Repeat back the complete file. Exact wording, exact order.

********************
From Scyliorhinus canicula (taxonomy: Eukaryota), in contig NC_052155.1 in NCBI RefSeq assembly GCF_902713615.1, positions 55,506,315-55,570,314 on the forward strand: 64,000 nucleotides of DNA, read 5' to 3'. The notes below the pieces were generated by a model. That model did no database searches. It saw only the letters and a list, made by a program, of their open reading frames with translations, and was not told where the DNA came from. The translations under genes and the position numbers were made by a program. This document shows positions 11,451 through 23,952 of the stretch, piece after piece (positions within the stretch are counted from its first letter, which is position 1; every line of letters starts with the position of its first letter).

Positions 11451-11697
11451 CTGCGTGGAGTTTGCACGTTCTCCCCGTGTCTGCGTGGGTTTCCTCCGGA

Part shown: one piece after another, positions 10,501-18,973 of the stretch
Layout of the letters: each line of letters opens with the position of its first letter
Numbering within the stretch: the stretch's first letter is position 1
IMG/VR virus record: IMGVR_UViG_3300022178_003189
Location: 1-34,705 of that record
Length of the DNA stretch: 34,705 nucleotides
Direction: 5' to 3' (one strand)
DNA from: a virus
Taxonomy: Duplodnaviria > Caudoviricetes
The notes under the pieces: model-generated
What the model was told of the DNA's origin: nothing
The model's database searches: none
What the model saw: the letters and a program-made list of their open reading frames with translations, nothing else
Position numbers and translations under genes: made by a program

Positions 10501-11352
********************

From Scyliorhinus canicula (taxonomy: Eukaryota), in contig NC_052155.1 in NCBI RefSeq assembly GCF_902713615.1, positions 55,506,315-55,570,314 on the forward strand: 64,000 nucleotides of DNA, read 5' to 3'. The notes below the pieces were generated by a model. That model did no database searches. It saw only the letters and a list, made by a program, of their open reading frames with translations, and was not told where the DNA came from. The translations under genes and the position numbers were made by a program. This document shows positions 11,451 through 23,952 of the stretch, piece after piece (positions within the stretch are counted from its first letter, which is position 1; every line of letters starts with the position of its first letter).

Positions 11451-11697
11451 CTGCGTGGAGTTTGCACGTTCTCCCCGTGTCTGCGTGGGTTTCCTCCGGA

Part shown: one piece after another, positions 10,501-18,973 of the stretch
Layout of the letters: each line of letters opens with the position of its first letter
Numbering within the stretch: the stretch's first letter is position 1
IMG/VR virus record: IMGVR_UViG_3300022178_003189
Location: 1-34,705 of that record
Length of the DNA stretch: 34,705 nucleotides
Direction: 5' to 3' (one strand)
DNA from: a virus
Taxonomy: Duplodnaviria > Caudoviricetes
The notes under the pieces: model-generated
What the model was told of the DNA's origin: nothing
The model's database searches: none
What the model saw: the letters and a program-made list of their open reading frames with translations, nothing else
Position numbers and translations under genes: made by a program

Positions 10501-11352